The nightmarish flight delay at Rochester, Minn., earlier this month has turned into a display of finger pointing at the highest levels of the U.S. airline industry.
Transportation Secretary Ray LaHood set off the round of accusations on Friday when he said his preliminary investigation into the incident found the airport ground crew was to blame for not letting passengers off the Continental Express flight.
Flight 2816, a 50-passenger jet operated by ExpressJet for Continental, was flying from Houston to Minneapolis-St. Paul late on Aug. 7 when bad weather in Minneapolis forced it to land in Rochester. The 49 passengers and 2 children held on laps were forced to remain onboard overnight with little food or water and a smelly toilet.
The incident has reignited a debate over whether Congress should impose strict limits on how long airlines can keep passengers on grounded planes.
LaHood shifted blame from ExpressJet to the local manager on duty that night for Mesaba Airlines. Mesaba is a subsidiary of Northwest Airlines, now owned by Delta. Continental didn't have its own ground crew there.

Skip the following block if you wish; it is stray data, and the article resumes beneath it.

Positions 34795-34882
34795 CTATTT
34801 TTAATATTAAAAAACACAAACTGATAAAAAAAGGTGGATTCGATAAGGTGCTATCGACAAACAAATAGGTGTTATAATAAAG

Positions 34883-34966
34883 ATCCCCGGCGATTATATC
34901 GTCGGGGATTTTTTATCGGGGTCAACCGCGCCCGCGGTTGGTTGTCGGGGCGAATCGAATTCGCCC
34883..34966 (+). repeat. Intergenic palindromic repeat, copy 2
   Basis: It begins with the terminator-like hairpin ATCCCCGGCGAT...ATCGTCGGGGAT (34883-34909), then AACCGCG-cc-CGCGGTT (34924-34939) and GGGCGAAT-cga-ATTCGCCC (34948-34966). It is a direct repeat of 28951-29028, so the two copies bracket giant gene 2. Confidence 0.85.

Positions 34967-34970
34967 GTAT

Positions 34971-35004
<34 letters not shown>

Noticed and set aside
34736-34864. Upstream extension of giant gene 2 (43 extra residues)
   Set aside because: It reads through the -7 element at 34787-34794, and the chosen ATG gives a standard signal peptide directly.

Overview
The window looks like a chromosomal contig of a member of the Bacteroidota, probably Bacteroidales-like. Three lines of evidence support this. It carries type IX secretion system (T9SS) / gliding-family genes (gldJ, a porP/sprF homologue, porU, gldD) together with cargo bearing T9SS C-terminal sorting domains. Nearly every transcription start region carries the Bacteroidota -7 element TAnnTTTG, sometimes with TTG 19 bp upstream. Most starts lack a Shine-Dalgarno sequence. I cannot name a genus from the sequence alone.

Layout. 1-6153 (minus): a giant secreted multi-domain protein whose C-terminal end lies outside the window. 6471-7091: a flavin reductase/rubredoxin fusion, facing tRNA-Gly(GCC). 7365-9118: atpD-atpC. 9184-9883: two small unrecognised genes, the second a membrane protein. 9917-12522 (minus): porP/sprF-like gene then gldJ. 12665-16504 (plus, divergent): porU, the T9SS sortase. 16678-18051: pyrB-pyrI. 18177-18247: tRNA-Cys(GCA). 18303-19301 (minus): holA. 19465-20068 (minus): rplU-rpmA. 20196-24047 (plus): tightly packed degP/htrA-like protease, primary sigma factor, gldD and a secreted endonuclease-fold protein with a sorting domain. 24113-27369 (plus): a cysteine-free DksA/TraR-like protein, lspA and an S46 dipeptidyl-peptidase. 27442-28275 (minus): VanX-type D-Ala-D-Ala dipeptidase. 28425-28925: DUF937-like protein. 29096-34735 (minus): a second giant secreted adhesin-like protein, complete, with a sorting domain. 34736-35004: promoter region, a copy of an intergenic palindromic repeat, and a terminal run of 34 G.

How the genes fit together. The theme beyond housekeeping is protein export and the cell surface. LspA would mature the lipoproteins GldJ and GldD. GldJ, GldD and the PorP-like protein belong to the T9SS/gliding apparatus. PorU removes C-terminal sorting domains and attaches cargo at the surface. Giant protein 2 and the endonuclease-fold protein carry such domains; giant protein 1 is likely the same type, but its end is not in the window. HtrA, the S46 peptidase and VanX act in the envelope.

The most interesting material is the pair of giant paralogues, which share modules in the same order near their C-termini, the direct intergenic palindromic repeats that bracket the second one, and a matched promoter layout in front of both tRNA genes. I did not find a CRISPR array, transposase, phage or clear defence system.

LaHood, writing on his blog, said the local Mesaba official in Rochester "improperly refused the requests of the ExpressJet captain to let her passengers off the plane."
LaHood's department released recordings of calls between the ExpressJet captain, her dispatcher and other parties that night.
Rochester Airport general manager Steve Leqve said that he had listened to the tapes and now believed he was "somewhat misled by some of our local airline staff here." Although a secured portion of the terminal was available to the passengers, he said, it wasn't offered to them. He had previously been told it was.
LaHood said his agency is considering sanctions against Mesaba while the investigation into the incident continues.
Continental CEO Larry Kellner responded with praise for the ExpressJet crew and pointed a finger at Delta for the mess.
Jim Ream, ExpressJet's CEO, said he was "pleased" that the investigation supported "ExpressJet's belief that our crew made exhaustive efforts to help."
But Richard Anderson, Delta's CEO fired back, saying that he has "personally reached out" to Continental "to ensure we fully understand the facts of this unfortunate incident."
And Mesaba CEO John Spanjers issued a delicate refutation of LaHood's placement of blame.
"Mesaba respectfully disagrees with the (department's) preliminary findings" because they are "incongruent with our initial internal review of the incident." Mesaba, he said, "offered assistance as a courtesy" to the passengers.